All this happens in milliseconds. But can range from 1 or 2 ms to hundreds of milliseconds. At some point there can be timing problems. If for some reason your DNS channels are slow or the servers at amazonaws.com are and you are doing 4 lookups like in the example, things can time out and fail. Monty is looking at making this part of the viewer more robust.
Reducing connections is key to keeping things working. Each connection to a new server requires some part of this DNS lookup process to happen. Your computer will cache amazonaws.com and remember its IP addess for a time, usually 24 hours. But, from the S3 part on, things get a bit fuzzy. Because now it depends on how Amazon sets up their system to handle their subdomains. They can set the Time To Live (TTL) for how long an address will stay in your cache for that particular server.
Amazon may have dozens of computers handling a particular service they provide. They time out connections so they can keep the number of people using each server balanced for best performance. For instance Google.com has 16 IPv4 addresses in service this morning and 1 IPv6 address. One of those servers will handle your request along with the other 5 billion it will get today.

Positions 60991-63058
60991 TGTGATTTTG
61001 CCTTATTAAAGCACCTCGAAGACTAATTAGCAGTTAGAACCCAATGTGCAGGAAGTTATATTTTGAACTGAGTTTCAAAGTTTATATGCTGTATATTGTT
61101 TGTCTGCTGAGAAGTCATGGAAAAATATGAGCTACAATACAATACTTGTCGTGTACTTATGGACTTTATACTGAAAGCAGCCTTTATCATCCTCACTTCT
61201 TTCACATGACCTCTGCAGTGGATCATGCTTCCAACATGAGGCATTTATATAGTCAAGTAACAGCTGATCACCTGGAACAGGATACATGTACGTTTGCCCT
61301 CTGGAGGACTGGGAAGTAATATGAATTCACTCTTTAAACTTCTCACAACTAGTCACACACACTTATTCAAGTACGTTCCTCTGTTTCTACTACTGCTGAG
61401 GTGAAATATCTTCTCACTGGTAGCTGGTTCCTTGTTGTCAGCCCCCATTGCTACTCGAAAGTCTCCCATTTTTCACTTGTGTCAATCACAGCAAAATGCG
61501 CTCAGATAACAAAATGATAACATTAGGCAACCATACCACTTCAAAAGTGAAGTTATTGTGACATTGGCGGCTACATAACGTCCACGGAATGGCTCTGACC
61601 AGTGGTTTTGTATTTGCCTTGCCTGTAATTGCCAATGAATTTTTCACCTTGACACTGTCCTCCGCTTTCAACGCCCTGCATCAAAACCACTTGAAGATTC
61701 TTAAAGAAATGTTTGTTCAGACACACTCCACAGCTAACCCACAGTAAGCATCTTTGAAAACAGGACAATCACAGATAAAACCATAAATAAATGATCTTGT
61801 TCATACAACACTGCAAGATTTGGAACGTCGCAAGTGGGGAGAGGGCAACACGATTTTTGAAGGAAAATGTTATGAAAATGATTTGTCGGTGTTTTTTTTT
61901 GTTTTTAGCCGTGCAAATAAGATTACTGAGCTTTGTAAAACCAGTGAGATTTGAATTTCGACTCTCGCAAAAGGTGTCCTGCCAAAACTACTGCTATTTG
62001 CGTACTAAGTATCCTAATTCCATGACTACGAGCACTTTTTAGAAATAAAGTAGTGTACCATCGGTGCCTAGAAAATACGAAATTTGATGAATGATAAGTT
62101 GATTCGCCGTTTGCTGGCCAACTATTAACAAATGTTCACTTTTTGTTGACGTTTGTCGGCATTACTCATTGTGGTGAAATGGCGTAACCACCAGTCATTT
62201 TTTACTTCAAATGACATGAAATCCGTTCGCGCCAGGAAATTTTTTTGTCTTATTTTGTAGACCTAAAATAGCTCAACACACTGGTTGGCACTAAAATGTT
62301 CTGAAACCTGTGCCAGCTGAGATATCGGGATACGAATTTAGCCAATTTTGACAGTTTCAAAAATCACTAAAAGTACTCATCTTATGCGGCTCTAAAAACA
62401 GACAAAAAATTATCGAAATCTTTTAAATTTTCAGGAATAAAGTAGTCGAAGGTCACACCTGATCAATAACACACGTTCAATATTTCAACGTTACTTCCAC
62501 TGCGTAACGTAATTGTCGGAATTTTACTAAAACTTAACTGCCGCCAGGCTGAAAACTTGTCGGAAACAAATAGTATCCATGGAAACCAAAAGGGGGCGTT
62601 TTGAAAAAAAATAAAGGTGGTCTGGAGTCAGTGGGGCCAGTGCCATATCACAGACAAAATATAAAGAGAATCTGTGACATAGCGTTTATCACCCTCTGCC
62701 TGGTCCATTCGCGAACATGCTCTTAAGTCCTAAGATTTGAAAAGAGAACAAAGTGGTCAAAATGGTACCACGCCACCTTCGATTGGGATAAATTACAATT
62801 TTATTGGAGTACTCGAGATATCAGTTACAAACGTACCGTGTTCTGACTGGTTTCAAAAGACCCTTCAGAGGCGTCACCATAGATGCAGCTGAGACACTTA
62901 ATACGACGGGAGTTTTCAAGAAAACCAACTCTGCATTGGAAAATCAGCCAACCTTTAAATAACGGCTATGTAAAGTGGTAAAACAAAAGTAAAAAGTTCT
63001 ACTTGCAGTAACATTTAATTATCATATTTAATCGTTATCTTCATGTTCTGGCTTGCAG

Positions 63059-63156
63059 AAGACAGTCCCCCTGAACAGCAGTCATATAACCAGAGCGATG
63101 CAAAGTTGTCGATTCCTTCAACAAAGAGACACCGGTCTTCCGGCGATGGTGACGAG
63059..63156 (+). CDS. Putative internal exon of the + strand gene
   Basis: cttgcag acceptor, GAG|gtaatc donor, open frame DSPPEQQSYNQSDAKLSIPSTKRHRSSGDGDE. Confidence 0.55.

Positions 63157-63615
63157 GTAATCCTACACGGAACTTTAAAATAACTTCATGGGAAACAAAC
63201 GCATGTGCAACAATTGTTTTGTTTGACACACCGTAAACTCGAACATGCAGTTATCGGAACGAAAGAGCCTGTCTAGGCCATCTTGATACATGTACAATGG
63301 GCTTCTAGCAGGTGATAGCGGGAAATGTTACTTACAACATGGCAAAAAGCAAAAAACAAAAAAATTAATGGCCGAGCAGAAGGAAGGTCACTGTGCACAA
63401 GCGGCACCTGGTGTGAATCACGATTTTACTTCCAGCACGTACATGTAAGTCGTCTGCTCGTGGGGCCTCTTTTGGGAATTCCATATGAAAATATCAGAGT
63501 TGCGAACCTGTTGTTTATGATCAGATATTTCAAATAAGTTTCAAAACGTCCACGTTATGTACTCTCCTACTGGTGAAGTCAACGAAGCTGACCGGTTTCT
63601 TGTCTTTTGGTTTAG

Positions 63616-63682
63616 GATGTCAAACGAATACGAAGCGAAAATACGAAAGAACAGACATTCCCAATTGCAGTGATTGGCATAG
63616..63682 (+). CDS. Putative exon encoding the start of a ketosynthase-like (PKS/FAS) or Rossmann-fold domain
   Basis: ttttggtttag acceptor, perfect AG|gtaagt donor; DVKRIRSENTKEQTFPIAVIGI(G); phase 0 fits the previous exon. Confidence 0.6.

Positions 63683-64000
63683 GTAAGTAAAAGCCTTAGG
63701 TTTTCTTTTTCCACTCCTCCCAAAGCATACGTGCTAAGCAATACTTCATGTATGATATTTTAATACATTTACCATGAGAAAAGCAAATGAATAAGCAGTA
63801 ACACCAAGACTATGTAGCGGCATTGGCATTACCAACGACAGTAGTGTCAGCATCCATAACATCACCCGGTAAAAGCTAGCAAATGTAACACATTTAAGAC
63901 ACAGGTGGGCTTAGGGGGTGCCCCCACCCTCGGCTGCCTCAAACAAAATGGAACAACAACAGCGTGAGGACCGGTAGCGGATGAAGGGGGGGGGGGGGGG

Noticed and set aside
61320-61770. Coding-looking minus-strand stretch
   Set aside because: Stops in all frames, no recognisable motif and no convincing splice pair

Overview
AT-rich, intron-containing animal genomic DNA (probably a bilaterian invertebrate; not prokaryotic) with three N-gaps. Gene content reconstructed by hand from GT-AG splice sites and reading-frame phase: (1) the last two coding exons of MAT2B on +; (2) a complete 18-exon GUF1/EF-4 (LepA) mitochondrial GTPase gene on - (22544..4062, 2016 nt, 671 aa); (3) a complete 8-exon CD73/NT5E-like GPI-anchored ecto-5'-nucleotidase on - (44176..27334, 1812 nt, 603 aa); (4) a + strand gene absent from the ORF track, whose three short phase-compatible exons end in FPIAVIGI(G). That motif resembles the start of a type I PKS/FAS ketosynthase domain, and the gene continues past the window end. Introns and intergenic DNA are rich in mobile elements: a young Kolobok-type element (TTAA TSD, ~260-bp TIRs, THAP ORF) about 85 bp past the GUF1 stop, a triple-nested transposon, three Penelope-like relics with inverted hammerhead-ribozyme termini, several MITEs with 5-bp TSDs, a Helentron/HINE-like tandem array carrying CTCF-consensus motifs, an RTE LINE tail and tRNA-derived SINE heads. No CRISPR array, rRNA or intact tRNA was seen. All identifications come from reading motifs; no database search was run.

Both your computer and the server have to work to create a connection and transfer data. As long as you are connected no one else can use that connection. Servers are set up to handle anywhere from 10 to 100,000 connections. The longer it takes a server to handle a request, the fewer requests it can be setup to handle without making users wait and possibly time out.
It is import that a viewer/browser/whatever not unnecessarily hold a connection open. But, it also needs to avoid thrashing connections and thereby wasting time opening and closing connections.
When the viewer/browser/whatever tells the server to keep a connection Alive, the server will. The point is to reuse the connection to move more data. So, the trick here is to get the viewer to make smart use of the connections. It should close those it is done with and share information about open connections so other processes and threads in the viewer can use them.
Another problem comes up when the viewer hits a SL backend server that is loaded and cannot respond in a timely fashion. You’re stuck. If the viewer times out, it has to make a smart retry. If it just uses the same connection over and over and it is trying to talk to a frozen server, game over. But, it can’t waste time repeatedly trying different connections. To be efficient the process needs to be smart. ‘Smart’ in these types of cases really depends on the system. How the system works with Amazon servers and Linden servers in different places will be different.